by Amy Wagenfeld, PhD, OTR/L, SCEM, FAOTA, Affil. ASLA
An Interview with David Kamp, FASLA, LF, NA, Founding Partner of Dirtworks Landscape Architecture, PC
The Children’s Outdoor Environments Professional Practice Network (PPN) is honored to share the second part of my interview with David Kamp, FASLA, whose influential work is held in the highest esteem in the design, planning, and environmental psychology community. (Please see the first installment, covering what shaped David’s design philosophy, here.)
Your portfolio of projects is amazing. Could you share your thoughts about several that provided you the foundation to design the Els for Autism Sensory Arts Garden?
I realize that much of what I have shared with you deals with health. Building health through a stronger connection with nature, which strengthens connections to ourselves, our communities, and the larger world, is the foundation to all our projects. That includes our work with children—whether it is designing a universal access trail system for an environmental education center, dealing with the trauma of neo-natal intensive care for parents and well siblings, a public garden that engages everyone regardless of age or condition, or an international campus that welcomes children from a dozen different cultures. All of these perspectives deal with celebrating the wonder and delight of nature and using that resonating “connectiveness” to open up new worlds for kids to explore. Receiving the commission for the Els for Autism Sensory Arts Garden, we had a rich and nuanced perspective to draw upon for the collaboration.
Tell us about the Els for Autism Sensory Arts Garden.
The project was, in many respects, one of the most rewarding collaborations of my career. We came to the interview with a series of considerations crafted into a basic design framework. These considerations formed the “bones” of the garden design—the overall structure, main characteristics, and features—to begin a collaborative effort to advance the basic design. From day one, it was a deeply engaging dialogue with you, as an occupational therapist, educator, and researcher, and with Marlene Sotelo, a music therapist, special educator, and the Chief Operating Officer (COO) for the Els for Autism Foundation. This three-perspective approach was further enriched by engaging the staff—teachers, therapists, maintenance personnel, and others at the Els Center of Excellence—as the design advanced.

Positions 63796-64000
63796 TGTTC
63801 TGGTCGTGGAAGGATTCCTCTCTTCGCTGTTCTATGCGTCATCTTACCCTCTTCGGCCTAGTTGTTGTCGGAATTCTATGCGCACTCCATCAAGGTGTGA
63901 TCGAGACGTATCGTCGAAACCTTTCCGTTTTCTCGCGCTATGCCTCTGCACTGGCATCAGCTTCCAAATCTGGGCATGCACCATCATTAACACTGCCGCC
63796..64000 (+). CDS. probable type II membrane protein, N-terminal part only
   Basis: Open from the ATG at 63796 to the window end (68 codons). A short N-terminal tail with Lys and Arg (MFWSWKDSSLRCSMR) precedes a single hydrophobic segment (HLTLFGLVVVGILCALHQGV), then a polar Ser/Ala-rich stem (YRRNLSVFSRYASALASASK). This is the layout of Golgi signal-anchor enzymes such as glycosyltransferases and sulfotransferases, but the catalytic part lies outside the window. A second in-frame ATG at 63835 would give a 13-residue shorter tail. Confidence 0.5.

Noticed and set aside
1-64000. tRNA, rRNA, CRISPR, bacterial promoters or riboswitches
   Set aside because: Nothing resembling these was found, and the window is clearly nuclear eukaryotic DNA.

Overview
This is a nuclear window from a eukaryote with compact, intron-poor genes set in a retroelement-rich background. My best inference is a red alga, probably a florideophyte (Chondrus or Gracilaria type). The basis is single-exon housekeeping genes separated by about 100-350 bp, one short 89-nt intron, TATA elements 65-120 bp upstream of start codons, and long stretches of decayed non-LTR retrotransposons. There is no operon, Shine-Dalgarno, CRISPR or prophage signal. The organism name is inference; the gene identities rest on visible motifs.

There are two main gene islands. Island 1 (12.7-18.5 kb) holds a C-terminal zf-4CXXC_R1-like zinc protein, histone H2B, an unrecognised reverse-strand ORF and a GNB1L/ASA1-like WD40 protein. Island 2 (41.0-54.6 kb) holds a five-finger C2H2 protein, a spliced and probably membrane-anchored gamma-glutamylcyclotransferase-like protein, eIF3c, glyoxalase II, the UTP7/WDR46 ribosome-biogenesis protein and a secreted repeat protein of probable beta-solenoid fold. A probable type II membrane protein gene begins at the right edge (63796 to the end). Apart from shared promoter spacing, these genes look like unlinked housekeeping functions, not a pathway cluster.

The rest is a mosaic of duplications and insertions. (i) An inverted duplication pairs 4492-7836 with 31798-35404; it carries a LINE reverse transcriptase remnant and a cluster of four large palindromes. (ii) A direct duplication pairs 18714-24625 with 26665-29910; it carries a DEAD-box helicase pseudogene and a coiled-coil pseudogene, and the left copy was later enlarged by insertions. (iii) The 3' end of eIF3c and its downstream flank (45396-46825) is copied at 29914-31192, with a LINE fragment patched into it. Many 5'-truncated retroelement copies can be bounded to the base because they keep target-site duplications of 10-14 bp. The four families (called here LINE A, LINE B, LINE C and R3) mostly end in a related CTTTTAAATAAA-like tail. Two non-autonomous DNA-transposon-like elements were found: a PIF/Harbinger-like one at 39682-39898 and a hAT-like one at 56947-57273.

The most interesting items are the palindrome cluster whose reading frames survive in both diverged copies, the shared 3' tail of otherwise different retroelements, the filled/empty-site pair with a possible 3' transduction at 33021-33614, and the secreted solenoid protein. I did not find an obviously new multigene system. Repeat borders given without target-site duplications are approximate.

As you know, the process involved some intense work sessions throughout the design process. Early on it was important to establish a basic understanding of the overall project goals and how the “big design gestures” reflected these goals. This understanding formed the foundation for exploring the design in more detail: How wide is the main pathway? Could we see how it feels a little wider? And narrower? How can we add a sense of mystery (while supporting confidence and security) to the little pathways into our hidden gardens? Can we create a sense of privacy while still maintaining sight lines across the garden? Will the size and configuration of the sensory rooms feel comfortable for one child as well as several? How will the height of different tree canopies and varying qualities of sun and shade help articulate distinct spaces? What will the children walk on here? What will they touch/see/hear/smell here? Can we create a sense of privacy while maintaining sight lines across the garden?
The level of sensitivity applied to every space and every detail was invigorating. I will forever hold fondly a memory of you sitting in a huge pile of pebbles at a stone quarry carefully selecting stones with just the right smoothness, curvature, and shape for our special pebble paving. It was that level of attention, open dialog, and respect across the entire design team that made for such an enjoyable process—and a successful project.
I understand you have a book coming out soon. Could you tell me about it?
The Library of American Landscape History invited me to write a book about my life and career. I was deeply honored by this invitation. As I began to write, I realized we rarely give ourselves the time to pause and consider the course of one’s professional (and personal) trajectory.